The aim of this study was to investigate whether early numeracy skills of South African first graders who are at-risk for mathematical learning difficulties can be improved with an intervention program. The participants were 267 children from 17 classrooms in the greater Johannesburg area. In this quasi-experimental small group intervention study (15 sessions over 5 weeks) the outcome measure was early numeracy skills. Based on pretest early numeracy scores, the children were divided into an intervention group (N = 40), a low performing control group (N = 32), and an average performing control group (N =195). The main result was that the intervention group had improved more in numerical relational skills, compared to low-controls; this effect remained statistically significant after controlling for executive functions, language skills and kindergarten attendance, and was also observable in the delayed post-measurement. Executive functions, language skills and kindergarten attendance all predicted the levelof early numeracy skills at the beginning of the intervention, but only executive functions explained individual differences in counting skills development from pre- to delayed posttest.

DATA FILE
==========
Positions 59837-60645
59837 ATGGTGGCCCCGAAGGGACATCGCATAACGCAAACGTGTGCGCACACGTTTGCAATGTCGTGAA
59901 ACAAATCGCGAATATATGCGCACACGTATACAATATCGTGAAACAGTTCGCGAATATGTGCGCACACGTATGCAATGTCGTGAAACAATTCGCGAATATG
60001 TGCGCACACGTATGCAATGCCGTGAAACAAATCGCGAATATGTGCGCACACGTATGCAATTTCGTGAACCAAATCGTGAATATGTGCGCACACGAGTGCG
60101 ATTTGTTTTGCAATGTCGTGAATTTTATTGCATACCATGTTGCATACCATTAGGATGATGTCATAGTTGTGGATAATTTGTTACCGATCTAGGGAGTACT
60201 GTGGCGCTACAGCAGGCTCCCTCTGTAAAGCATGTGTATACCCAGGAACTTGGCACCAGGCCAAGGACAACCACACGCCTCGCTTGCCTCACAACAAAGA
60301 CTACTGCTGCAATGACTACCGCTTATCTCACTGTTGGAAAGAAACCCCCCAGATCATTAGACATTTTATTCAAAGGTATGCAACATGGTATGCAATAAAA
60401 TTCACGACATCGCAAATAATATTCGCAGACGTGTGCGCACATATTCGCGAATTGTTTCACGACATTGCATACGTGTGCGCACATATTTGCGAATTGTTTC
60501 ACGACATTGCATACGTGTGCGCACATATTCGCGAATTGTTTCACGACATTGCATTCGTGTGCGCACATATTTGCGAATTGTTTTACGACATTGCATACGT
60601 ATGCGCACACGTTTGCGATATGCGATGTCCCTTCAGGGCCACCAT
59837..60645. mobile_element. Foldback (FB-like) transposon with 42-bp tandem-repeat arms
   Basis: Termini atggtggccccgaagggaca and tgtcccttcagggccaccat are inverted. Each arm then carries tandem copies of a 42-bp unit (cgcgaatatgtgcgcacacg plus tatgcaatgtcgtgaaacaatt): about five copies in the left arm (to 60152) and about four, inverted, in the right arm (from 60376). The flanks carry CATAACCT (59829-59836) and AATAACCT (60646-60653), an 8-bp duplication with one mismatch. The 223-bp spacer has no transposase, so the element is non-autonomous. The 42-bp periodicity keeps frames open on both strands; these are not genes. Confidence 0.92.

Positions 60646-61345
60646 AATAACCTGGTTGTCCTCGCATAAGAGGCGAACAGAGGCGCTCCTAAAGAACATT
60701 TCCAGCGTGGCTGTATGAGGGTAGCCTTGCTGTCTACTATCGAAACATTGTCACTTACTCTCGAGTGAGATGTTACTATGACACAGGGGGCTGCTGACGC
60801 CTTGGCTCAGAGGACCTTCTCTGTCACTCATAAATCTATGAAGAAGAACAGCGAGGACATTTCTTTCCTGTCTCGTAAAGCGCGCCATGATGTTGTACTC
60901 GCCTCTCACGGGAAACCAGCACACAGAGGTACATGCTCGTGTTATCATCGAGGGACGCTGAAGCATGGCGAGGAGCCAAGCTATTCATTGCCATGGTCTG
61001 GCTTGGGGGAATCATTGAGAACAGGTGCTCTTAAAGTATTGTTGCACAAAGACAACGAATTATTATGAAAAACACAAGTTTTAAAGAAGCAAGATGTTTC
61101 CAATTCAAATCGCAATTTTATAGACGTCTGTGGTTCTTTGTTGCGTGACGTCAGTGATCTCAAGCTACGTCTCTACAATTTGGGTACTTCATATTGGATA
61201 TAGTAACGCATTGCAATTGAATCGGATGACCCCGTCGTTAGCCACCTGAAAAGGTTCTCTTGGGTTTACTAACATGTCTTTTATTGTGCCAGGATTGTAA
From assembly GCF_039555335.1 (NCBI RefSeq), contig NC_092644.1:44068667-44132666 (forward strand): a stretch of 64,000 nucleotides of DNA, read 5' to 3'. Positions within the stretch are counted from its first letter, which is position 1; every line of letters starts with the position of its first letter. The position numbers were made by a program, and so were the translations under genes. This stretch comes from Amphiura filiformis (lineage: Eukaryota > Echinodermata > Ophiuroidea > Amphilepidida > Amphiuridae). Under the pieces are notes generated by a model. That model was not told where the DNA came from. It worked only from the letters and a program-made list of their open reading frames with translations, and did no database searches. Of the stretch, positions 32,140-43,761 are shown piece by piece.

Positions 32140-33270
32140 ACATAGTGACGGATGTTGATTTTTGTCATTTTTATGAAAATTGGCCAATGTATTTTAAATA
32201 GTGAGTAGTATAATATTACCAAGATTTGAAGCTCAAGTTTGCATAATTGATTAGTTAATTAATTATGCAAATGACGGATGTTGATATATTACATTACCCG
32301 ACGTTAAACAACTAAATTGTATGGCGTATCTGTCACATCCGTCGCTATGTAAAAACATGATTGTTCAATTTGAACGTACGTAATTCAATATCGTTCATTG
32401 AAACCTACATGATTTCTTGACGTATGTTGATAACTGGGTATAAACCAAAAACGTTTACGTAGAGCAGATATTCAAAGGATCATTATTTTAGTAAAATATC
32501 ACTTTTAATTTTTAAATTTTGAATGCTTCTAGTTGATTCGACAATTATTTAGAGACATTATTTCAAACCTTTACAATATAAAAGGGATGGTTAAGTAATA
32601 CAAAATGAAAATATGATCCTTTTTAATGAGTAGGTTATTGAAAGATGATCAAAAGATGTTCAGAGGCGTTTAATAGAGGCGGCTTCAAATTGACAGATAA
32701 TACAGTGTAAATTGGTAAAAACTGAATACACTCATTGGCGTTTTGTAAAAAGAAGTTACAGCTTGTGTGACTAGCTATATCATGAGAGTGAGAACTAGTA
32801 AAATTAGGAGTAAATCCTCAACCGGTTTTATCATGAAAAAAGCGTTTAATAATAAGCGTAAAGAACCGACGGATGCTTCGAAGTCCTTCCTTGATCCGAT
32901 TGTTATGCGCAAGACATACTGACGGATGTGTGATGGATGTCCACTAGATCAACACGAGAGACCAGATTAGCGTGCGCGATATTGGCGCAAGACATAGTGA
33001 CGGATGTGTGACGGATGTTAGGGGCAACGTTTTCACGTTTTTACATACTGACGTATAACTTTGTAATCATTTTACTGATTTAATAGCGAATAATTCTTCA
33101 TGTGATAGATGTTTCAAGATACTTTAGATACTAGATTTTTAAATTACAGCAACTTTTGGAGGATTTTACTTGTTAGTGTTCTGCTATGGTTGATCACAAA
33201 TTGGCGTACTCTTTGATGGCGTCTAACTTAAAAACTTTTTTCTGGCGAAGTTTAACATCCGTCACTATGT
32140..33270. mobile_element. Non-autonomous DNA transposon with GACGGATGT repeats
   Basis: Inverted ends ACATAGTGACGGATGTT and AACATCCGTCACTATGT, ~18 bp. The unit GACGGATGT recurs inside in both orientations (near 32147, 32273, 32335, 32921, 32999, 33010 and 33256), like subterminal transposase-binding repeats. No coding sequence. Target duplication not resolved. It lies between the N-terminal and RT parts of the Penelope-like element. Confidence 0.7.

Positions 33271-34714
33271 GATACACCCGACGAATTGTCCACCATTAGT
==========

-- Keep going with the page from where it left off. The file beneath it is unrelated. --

- early numeracy
- Executive function
- Kindergarten attendance
- language skills
- mathematical learning difficulties (MLD)